As a teenager in Cleveland Norman briefly attended High School, but despite his mother’s objections, he dropped out before graduating to join the Navy in 1955; he following in the footsteps of his two older brothers who had joined the military early. He was stationed on a small warship In the Navy and was able to travel a lot to different counties and he was proud of that. And he was able to read all of the books of poetry in the Navy library while also continuing to write poetry. He also briefly got into song writing because some singers heard about his poetry and asked him to write songs for them and he wrote quite a large number of songs during that time. But he had a bad experience with someone stealing the bulk of his songs. He became very depressed over that, which caused him to stop writing altogether for a while.
After being discharged from the Navy in 1959 and going back to Cleveland, his interest and focus returned to poetry. He began visiting the Cleveland Public Library and reading the poetry of international poets; the poetry of the Chinese, Cubans, South Americans and Africans really fascinated and inspired him as well as the poetry of American Beat Generation poets like LeRoi Jones, Allen Ginsburg, Lawrence Ferlinghetti, Diane Di Prima and Bob Kaufman. During this time he also decorated his car with some of his short poems and began reading some of his poetry on local radio shows. He was writing poems that were somewhat reflective of his personal life at the time. An example of the type of poetry he was writing would be:
“A Winter’s Night Walk.”
Fletcher and I will walk tonight
No one will hear us come or go
Nor will they hear the empty wine bottle
When it falls in the soft, silent, snow.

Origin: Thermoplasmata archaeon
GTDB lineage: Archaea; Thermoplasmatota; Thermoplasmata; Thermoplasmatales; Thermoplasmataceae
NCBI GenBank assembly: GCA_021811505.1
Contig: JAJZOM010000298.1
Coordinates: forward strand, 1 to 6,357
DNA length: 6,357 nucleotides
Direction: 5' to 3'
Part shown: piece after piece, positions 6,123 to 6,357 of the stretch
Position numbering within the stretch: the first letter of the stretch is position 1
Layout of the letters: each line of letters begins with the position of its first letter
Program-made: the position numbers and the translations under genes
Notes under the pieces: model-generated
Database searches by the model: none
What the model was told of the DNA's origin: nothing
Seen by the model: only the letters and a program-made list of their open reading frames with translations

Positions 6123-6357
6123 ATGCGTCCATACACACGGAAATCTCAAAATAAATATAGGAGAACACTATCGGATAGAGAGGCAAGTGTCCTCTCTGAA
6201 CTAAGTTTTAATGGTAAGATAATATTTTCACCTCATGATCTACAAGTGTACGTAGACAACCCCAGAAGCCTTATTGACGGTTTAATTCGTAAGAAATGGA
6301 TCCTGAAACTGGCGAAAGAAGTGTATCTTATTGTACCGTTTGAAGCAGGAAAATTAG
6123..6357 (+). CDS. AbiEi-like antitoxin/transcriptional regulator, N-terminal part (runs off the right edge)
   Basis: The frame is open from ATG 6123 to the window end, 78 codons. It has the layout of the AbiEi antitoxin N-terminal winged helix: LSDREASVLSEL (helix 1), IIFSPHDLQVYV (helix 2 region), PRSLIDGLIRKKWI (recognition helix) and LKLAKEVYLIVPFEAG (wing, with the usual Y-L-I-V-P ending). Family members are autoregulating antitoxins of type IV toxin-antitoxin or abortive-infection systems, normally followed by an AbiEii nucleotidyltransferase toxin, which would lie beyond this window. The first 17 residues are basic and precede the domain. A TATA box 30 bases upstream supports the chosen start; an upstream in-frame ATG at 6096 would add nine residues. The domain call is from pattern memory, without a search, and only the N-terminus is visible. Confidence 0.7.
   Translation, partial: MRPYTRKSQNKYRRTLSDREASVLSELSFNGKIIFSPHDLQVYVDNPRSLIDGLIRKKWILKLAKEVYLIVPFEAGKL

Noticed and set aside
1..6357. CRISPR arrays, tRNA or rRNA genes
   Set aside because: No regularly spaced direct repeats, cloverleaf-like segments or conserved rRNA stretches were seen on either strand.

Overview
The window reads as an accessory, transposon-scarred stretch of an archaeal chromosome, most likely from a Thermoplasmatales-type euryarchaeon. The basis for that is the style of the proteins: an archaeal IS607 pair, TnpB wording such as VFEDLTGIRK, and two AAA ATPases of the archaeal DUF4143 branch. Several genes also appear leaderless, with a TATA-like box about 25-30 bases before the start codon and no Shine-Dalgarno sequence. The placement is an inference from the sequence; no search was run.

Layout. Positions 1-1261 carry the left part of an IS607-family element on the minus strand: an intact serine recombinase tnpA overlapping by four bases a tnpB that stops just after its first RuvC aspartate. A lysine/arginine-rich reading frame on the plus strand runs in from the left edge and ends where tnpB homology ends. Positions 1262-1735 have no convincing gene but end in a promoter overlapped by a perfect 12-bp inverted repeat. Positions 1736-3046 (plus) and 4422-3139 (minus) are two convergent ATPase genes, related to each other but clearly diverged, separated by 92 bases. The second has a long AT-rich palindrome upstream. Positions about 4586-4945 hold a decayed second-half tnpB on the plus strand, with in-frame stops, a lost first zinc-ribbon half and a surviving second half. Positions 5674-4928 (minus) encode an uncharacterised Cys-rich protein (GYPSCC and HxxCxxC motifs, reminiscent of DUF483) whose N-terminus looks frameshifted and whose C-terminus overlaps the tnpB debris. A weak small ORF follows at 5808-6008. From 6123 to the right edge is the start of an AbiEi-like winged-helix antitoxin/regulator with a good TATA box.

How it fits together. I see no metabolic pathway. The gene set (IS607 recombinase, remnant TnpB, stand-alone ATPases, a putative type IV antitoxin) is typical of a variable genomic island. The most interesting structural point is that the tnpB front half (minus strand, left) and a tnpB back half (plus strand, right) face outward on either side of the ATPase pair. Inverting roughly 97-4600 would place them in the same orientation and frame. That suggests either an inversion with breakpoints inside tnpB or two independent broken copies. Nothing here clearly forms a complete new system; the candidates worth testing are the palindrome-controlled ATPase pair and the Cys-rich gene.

It was in the early 1960s when Norman and I met. What I remember from that period is that my family and I had moved onto east 88th street in Cleveland and I had noticed a young black man walking in the neighborhood who often carried a brief case, which set him off from the other young black men on the street. I would later learn that there were poems in that briefcase. At that time Norman worked as a Supervisor for the Ohio Dept. of Highways, he was about 25 years old, and still lived at home with his parents and some other siblings, and he and his brothers and a lot of their friends drank a lot of alcohol, something that he had begun doing when he was in the Navy and actually he was fast becoming an alcoholic at this time. But, he was different and I was attracted to him. We dated for a while and fell in love, but then I broke up with him because of his drinking.
The following poem is what he wrote when we broke up:
I have abandoned my past,
left behind five unanswered
and the ashes of a poem
I wanted to give to Brucella
INSTEAD, I gave her a toast
with five hundred barrels of wine
Soon afterwards he joined Alcoholics Anonymous, began making positive changes in his life, and we got married.
It was in the early 1960s that Norman’s style of poetry began to change and what really catapulted the recognition of him and his poetry at that time was the Civil Rights Movement. Norman was actively involved with the CRM in Cleveland in terms of social and political activism and he would soon also become one of the most prominent figures and a driving force in the Black Arts Movement of that era. As with most social and political movements such as civil rights, there is an artistic component in which artistically inclined persons express themselves regarding the social and political activities that are taking place. So, the Black Arts Movement (BAM) was the artistic component and expression of the Civil Rights Movement (CRM).
Norman’s writing began to reflect the realities of the Civil Rights Movement and he also became associated with a group of other young poets in the area who were doing the same thing. He, along with poet and publisher Russell Atkins soon co-founded that group into the Muntu Poets. They met regularly in writing workshops and performed throughout Cleveland’s metropolitan area. Also at this time Cleveland’s Karamu House Theater, which is the oldest African American theater in the country presented a program entitled “An Evening with Norman Jordan” in which his poetry was read on stage by their actors.